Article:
The relationship between in-house legal teams and technology is changing. While corporate legal departments are still trying to shake the reputation of being slow to modernize, adapt, and adopt new technology, a recent study commissioned by ContractWorks paints a very different picture of today’s modern legal professionals.
This major new study, carried out by international research agency Censuswide, reveals key trends from in-house legal professionals from the United States and the United Kingdom. General counsel, in-house lawyers, and other members of the legal department share insight on the lasting impacts of the Covid-19 Pandemic on the legal workforce and their personal experiences and preferences about work style, legal technologies, and their employers.
Research shows that legal tech adoption is on the rise, and that when in-house lawyers adopt the right solutions, the results can be transformative for both the business and the individual.
Legal tech is empowering in-house teams to streamline processes and workflows, work more efficiently, and become more productive in their roles, which is ultimately leading to higher levels of job satisfaction.
Solving challenges with technology, however, isn’t always a straightforward process. The study shows that implementing and adopting new technology remains an obstacle for some legal professionals, and widely failed tech implementation projects can have repercussions that go beyond simply not being able to automate manual work.
The good news is that by working with your team to plan out the tech adoption process from evaluation to implementation, you’ll significantly improve the chances of recognizing value from new tech quickly.
The Pandemic's impact on the in-house legal community
Recent trends in legal tech adoption and usage by corporate legal teams
The positive impacts of legal technology — and the fallout when tech adoption projects fall short
The keys to ensuring a happy and productive legal team
How to get legal tech right and recognize value as quickly as possible
ContractWorks surveyed 350 in-house professionals, including 250 from the United States and 100 from the United Kingdom. The majority of respondents were general counsel, heads of legal, and legal directors, but in-house lawyers, corporate paralegals, and legal operations professionals also participated.
Not surprisingly, this study showed that about half of the legal professionals surveyed worked from home at least part of the time during the height of the pandemic. But the ramifications of that sudden shift to remote work are noteworthy.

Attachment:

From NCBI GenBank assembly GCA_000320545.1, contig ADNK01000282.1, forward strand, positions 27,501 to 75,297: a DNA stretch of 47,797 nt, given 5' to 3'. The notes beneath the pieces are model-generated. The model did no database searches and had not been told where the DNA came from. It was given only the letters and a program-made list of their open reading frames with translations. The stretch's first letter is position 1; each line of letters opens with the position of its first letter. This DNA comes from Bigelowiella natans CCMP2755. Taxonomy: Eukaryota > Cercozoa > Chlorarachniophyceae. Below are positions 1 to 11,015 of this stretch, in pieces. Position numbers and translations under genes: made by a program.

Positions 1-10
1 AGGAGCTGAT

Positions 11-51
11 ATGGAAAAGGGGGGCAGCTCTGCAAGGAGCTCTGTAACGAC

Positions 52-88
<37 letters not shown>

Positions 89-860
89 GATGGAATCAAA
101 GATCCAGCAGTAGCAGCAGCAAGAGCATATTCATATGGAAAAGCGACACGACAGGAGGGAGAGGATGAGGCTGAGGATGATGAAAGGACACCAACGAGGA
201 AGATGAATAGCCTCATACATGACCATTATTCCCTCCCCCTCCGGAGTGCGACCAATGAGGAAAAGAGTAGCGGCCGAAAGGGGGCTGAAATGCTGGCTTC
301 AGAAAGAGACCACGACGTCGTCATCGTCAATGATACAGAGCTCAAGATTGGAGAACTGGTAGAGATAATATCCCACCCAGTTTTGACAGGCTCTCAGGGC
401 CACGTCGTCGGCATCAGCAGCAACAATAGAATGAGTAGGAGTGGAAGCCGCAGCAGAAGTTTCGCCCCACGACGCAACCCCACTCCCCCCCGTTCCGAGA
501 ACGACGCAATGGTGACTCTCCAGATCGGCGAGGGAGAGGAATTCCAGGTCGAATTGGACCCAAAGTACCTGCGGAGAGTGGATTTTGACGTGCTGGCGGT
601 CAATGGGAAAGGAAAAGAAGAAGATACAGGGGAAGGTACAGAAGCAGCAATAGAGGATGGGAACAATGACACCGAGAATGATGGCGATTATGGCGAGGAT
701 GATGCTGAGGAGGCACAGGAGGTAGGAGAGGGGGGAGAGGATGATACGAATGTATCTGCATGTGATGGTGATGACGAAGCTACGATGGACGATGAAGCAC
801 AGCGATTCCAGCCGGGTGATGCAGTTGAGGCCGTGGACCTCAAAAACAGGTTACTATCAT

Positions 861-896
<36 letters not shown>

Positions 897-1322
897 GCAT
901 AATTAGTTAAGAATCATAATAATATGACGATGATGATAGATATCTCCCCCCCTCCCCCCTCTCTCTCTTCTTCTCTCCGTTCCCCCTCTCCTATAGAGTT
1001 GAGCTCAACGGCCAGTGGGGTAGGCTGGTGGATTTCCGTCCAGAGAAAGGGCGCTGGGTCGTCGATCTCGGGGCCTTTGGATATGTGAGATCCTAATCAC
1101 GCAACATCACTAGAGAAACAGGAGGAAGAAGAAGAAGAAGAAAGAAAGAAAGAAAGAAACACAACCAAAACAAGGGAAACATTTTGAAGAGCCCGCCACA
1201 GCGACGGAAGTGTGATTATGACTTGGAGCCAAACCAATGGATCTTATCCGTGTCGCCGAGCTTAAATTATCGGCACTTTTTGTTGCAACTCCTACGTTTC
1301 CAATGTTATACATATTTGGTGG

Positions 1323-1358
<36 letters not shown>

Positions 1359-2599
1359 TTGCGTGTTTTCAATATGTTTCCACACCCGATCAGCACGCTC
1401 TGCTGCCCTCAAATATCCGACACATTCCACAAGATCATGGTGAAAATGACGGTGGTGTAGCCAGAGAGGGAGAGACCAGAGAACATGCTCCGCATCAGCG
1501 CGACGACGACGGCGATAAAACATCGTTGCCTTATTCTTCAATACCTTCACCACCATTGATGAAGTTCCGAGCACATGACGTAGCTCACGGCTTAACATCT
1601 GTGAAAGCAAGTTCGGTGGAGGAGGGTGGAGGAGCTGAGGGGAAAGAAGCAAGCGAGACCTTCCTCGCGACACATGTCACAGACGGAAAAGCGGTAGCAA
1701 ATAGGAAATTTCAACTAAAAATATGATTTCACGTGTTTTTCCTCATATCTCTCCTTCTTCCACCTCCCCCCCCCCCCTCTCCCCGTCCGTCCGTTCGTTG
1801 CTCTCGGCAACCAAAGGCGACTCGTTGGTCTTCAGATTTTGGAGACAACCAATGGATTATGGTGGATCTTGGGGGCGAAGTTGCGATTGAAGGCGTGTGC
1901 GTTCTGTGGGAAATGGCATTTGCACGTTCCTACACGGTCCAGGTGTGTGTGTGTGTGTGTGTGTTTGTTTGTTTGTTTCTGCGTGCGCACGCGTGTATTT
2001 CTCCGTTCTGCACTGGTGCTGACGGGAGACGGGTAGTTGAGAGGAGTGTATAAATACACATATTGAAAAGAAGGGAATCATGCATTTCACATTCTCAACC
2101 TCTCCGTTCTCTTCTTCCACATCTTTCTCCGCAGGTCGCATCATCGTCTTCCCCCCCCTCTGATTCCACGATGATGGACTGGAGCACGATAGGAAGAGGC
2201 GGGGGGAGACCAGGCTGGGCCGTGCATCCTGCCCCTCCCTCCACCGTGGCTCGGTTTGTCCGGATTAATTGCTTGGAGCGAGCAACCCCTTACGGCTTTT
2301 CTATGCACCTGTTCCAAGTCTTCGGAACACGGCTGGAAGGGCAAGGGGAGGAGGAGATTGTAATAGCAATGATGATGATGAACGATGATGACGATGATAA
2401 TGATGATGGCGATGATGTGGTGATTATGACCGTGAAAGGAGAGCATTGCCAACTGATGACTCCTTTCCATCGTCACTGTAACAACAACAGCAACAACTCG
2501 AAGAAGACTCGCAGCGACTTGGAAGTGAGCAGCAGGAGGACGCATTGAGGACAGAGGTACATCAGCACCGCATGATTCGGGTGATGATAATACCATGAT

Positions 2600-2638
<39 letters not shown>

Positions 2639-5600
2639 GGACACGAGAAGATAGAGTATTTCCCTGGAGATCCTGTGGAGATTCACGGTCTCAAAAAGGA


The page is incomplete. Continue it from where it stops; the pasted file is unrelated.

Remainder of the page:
Accelerated Legal Tech Adoption
For in-house lawyers tasked with establishing the infrastructure for remote work, streamlining internal processes quickly became a top priority. According to all 350 participants in the ContractWorks study, this immediate need fast-tracked the adoption of legal technology, with more than half (57%) stating that their team’s legal tech adoption was accelerated by at least three years.
Tech Adopted During the Pandemic
The shift to remote work forced teams to make fast, strategic choices about which legal tech solutions were the most valuable, had the most flexibility, and offered the highest return on investment (ROI) — wherever their people were working. Contract management, matter management, electronic signature, and e-billing were all areas tackled by in-house teams with technology during the pandemic: for each area, at least a third of respondents indicated their teams had adopted new solutions.
How New Technology Has Helped
Adopting technology helps in-house lawyers and legal professionals automate and streamline manual tasks so they have more time to focus on high-value work. But this new research proves that the benefits of adopting legal tech extend far beyond helping teams operate more efficiently.
Looking specifically at contract lifecycle management software (the most heavily adopted legal tech during the Pandemic), nearly half of legal professionals who adopted it (46%) reported that it made their day-to-day job more enjoyable, 38% said it improved their work-life balance, and 38% also noted that it resulted in fewer mistakes.
Why Some Tech Adoption Projects Fall Short
For those whose tech adoption projects didn’t produce satisfactory results, there are a few key factors getting in the way of success: lengthy implementation processes, overly complicated software, technology unfit for purpose, and resistance to change.